Ancistrus vericaucanus, Taphorn, Donald C., Armbruster, Jonathan W., Villa-Navarro, Francisco & Ray, C. Keith, 2013

Taphorn, Donald C., Armbruster, Jonathan W., Villa-Navarro, Francisco & Ray, C. Keith, 2013, Trans-Andean Ancistrus (Siluriformes: Loricariidae), Zootaxa 3641 (4), pp. 343-370 : 364-366

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Ancistrus vericaucanus

new species

Ancistrus vericaucanus , new species, Taphorn, Armbruster, Villa-Navarro and Ray

( Fig. 12 View FIGURE 12 )

Holotype. MPUJ 6020 (1, 72.1 mm SL) Colombia, Departamento Valle del Cauca, Cauca River drainage, Finca Santa Barbara, río La Vieja, 1278 masl, 7 Nov. 2006. 4.59222 o, - 75.778667 o.

Paratypes. MPUJ 3023 (6, 46.8-70.5 mm SL), collected with holotype; IUQ 2814 (1, 67.8 mm SL) Colombia, Departamento Valle del Cauca-Quindío, Cauca River drainage, Quebrada La Paloma, tributary of the Roble River, in "Montaña del Ocaso" Nature Preserve, La Vieja River drainage, upper Cauca 4.579722 °, - 75.849722 °, 1103 masl; IUQ 3153 (1, 58.3 mm SL) Colombia, Departamento Quindío, Quebrada El Broche, tributary of the Barragán River, La Vieja River drainage, upper Cauca, 4.36556 °, - 75.771944, 1114 masl.

Diagnosis. Ancistrus vericaucanus can be diagnosed from all other trans-Andean Ancistrus by having two to three preadipose plates (vs. usually one, occasionally two in most species and four to five, occasionally three, in A. tolima ); and from all other trans-Andean Ancistrus except A. tolima by having the pectoral fin maximally reaching pelvic-fin spine when depressed ventral to pelvic fin (vs. pectoral fin reaching past middle of base of pelvic fin when depressed ventral to pelvic fin). Ancistrus vericaucanus can further be separated from A. caucanus by having a dentary tooth cup length to SL ratio of 4.7–5.3 % (vs. 5.9–7.7 %; Fig. 3 View FIGURE 3 B); from A. centrolepis by lacking one to three rows of enlarged odontodes on the lateral plates and no odontodes on lateral plates longer than half the width of the supporting plate (vs. rows of odontodes present with some odontodes almost as long as the supporting plate is wide); from A. galani by having fully developed eyes and pigment (vs. eyes reduced and pigment absent or reduced); from A. martini by having a head-eye length to snout length ratio of 72.3–88.7 % (vs. 53.9–72.1 % in specimens greater than 60 mm SL; Fig. 3 View FIGURE 3 C), dark spots on the fins relatively large forming three to four irregular bands on the caudal fin (vs. six to nine irregular bands) and three five spots along the pectoral-fin spine (vs. seven to nine spots); and from A. tolima by having an adipose-fin membrane, usually having two to three, occasionally one, preadipose plates (vs. four to five, occasionally three), and a dentary tooth cup length to SL ratio of 4.7–5.3 % (vs. 5.7–9.1 %; Fig. 3 View FIGURE 3 B).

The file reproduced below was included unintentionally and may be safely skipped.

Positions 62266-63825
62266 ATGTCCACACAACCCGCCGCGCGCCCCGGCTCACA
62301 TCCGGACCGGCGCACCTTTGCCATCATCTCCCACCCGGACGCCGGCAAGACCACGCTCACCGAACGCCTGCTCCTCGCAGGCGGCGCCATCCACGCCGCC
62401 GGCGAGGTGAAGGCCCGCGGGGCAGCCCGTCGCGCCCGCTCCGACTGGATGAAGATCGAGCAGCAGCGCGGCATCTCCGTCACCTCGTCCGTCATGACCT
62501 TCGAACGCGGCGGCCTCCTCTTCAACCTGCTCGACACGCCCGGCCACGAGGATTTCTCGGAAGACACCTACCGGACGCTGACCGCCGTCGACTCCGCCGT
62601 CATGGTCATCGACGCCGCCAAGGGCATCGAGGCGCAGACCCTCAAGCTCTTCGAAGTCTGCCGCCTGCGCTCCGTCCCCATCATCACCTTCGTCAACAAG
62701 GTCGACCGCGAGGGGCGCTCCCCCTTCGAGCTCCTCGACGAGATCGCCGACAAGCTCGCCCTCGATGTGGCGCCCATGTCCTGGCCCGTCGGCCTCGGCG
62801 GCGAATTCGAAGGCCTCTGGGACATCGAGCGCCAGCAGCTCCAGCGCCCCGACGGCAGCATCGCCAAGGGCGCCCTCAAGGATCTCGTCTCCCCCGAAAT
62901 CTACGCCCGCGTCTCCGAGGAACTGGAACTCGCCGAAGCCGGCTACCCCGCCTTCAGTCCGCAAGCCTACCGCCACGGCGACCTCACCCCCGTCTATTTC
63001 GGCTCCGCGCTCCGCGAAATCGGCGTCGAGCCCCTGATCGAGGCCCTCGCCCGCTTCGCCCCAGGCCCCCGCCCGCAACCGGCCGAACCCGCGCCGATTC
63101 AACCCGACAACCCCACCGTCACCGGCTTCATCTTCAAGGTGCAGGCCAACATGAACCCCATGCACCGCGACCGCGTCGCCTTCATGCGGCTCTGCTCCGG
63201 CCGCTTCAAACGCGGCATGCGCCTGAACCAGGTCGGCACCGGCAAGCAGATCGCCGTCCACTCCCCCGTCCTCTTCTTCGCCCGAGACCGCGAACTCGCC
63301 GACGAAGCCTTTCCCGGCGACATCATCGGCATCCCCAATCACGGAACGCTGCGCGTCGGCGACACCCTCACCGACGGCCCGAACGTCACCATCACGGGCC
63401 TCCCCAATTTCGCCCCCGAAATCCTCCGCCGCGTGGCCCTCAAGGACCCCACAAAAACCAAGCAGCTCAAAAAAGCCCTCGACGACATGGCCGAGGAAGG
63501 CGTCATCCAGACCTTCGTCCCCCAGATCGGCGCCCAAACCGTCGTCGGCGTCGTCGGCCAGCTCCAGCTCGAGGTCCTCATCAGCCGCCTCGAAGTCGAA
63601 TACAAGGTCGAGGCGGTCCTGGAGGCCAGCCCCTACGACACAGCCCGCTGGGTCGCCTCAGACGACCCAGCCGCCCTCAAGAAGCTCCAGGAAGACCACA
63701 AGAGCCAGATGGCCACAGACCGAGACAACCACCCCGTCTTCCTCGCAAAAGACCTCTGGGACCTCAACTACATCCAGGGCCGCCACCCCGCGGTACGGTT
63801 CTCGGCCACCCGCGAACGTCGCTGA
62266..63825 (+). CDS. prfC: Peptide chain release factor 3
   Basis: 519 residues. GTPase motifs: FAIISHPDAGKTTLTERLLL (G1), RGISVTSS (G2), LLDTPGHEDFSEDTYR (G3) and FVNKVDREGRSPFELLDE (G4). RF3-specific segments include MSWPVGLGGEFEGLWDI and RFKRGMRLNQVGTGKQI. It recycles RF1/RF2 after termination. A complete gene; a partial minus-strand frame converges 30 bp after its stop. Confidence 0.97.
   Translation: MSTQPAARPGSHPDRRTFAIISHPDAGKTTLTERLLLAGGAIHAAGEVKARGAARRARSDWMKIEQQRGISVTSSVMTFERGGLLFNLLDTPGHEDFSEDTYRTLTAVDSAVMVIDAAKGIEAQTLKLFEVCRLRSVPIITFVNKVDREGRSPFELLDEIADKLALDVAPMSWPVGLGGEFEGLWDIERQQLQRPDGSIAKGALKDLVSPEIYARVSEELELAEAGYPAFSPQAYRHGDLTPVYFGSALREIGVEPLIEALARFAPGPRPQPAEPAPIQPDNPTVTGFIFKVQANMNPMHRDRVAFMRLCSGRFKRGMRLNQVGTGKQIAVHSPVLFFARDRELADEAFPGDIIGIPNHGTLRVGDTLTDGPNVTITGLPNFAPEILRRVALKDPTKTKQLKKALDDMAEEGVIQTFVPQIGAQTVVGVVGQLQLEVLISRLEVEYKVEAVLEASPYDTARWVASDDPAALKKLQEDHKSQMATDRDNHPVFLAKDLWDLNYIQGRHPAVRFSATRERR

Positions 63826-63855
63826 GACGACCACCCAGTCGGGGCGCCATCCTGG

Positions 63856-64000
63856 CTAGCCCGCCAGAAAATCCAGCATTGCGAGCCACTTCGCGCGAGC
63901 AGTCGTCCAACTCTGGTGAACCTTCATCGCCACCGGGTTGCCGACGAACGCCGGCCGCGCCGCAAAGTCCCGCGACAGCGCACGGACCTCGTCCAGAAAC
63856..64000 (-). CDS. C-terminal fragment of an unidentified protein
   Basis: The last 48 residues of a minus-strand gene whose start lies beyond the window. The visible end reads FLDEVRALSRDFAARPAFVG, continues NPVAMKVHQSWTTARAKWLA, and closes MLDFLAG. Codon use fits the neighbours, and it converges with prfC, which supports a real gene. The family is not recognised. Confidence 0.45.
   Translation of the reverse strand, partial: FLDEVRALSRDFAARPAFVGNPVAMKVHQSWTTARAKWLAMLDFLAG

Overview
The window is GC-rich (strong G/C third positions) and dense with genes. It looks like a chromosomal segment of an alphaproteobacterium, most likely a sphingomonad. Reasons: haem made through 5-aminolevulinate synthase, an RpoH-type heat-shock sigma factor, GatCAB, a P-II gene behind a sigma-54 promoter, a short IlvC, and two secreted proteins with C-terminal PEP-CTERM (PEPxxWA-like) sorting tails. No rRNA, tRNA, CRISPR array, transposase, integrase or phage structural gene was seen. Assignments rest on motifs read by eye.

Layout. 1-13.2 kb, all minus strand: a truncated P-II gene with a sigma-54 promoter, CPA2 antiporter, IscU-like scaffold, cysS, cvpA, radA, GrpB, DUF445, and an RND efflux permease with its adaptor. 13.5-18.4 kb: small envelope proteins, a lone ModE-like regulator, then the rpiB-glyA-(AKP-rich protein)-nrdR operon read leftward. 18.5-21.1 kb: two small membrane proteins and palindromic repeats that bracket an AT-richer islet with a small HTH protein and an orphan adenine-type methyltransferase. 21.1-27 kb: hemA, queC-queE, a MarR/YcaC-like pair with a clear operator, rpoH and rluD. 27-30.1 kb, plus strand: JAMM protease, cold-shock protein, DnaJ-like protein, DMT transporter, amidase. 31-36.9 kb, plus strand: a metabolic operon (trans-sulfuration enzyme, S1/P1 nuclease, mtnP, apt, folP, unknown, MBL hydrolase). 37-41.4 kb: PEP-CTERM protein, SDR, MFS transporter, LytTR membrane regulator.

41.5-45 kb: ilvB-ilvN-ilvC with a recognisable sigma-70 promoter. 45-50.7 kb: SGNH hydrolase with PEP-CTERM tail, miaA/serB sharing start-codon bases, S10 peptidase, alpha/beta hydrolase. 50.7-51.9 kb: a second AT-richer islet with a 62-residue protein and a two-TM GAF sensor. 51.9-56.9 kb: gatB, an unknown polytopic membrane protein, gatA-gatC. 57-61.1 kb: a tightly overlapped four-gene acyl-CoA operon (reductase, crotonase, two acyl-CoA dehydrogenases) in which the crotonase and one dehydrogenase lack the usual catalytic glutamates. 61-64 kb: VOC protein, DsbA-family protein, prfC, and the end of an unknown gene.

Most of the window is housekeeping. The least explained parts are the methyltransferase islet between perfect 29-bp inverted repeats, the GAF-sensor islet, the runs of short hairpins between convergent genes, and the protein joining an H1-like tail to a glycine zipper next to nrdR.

Description. N= 10. Morphometrics given in Table 4 View TABLE 4 . Size range this study: 47–72 mm SL.

A relatively small Ancistrus , body broadest anteriorly, greatest body width just posterior to opercles, when spines extended or just behind pectoral-fin insertions if spines closed; then narrowing progressively to end of caudal peduncle. Head and body depressed, greatest body depth just anterior to dorsal-fin origin. Caudal peduncle deep, robust, compressed posteriorly. Dorsal profile of head ascending steeply in convex arc from tip of snout tip to just posterior of orbits, then ascending in gentle concave are to dorsal-fin origin. From there, descending in gently convex arc to just posterior of adipose-fin posterior margin, and then gently ascending to caudal fin. Ventral profile flat to slightly convex from tip of snout to pelvic-fin insertions, then ascending to anal-fin origin, and less steeply to caudal-fin base